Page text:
Treatment of Pulmonary Hypertension in a Mealy Amazon Parrot (Amazona farinose) Using Sildenafil Citrate
American Association of Zoo Veterinarians Conference 2015
Sean Brady1, DVM; Anne Burgdorf2, DVM, DACZM; Ray F. Wack3, DVM, MS, DACZM
1School of Veterinary Medicine, University of California, Davis, CA, USA; 2Great Plains Zoo and Delbridge Museum of Natural History, Sioux Falls, SD, USA; 3Wildlife Health Center, University of California, Davis, CA, USA


In veterinary medicine right-to-left cardiac shunts are usually the result of pulmonary arterial hypertension that increases pressure in the right side of the heart leading to a reversal of blood flow through a congenital malformation.1,2 This case report describes the treatment of presumed pulmonary hypertension and a right-to-left cardiac shunt in a mealy Amazon parrot (Amazona farinose).

A 25-yr-old male mealy Amazon parrot with a history of polycythemia, hepatomegaly, and epistaxis was evaluated for progressive lethargy and anorexia. Clinical laboratory testing revealed severe polycythemia (71%), hypophosphatemia (1.6 mg/dl), and mild hypokalemia (2.8 mEq/L). Radiographs showed marked hepatomegaly and loss of air sac space. The bird tested negative for West Nile virus and Chlamydia psittaci via PCR. Despite supportive treatments, the bird’s condition deteriorated over the next 24 hr. The patient developed ataxia, had poor flying ability, and became oxygen dependent. An echocardiogram, including a bubble study, performed while the patient was hospitalized showed a right-to-left atrial shunt and presumed pulmonary hypertension. The bird was started on periodic phlebotomy (5–10 ml/kg every 6 wk) to reduce PCV and sildenafil citrate (2.5 mg/kg p.o. q 8 hr) to decrease pulmonary hypertension. One week later the patient was weaned off oxygen. Twenty-four days after initial presentation the parrot was returned to its outdoor exhibit. Intermittent periods of increased respiratory rate and effort have been reported but have resolved without additional treatments. Epistaxis, once common in this bird, has not been noted since initiating treatment with sildenafil citrate, which the bird continues to take well.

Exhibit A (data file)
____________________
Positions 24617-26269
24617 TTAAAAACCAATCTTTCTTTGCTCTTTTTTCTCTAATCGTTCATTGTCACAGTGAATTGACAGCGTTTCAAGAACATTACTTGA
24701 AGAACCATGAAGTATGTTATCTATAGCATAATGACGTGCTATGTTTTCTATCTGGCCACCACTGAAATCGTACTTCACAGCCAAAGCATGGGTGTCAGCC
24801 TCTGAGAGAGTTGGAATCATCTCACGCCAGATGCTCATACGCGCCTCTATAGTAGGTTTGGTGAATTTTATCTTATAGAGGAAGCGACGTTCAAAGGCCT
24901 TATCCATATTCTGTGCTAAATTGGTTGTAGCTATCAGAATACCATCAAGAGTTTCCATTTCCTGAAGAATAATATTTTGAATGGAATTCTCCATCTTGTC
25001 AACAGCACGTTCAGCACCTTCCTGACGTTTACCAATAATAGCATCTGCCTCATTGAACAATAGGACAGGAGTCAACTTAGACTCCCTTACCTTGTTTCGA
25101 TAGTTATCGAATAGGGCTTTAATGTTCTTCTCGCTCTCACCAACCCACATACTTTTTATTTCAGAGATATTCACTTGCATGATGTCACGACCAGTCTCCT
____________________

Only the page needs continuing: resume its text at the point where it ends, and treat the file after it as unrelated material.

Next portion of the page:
The authors thank the staff at the Sacramento Zoo for caring for this bird. Thanks to Thomas J. Morrison DVM, DACVIM (Cardiology) and Sarah Silverman DVM, DACVIM (Cardiology) for their assistance with this case.

Literature Cited

1.  Buchanan JW. Prevalence of cardiovascular disorders. In: Fox PR, Sisson D, Moise NS, eds. Textbook of Canine and Feline Cardiology. 2nd ed. Philadelphia, PA: Saunders; 1999:457–470.

2.  Wood P. The Eisenmenger syndrome or pulmonary hypertension with reversed central shunt. Br Med J. 1958;2:755–762.


Speaker Information
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Sean Brady, DVM
School of Veterinary Medicine
University of California
Davis, CA, USA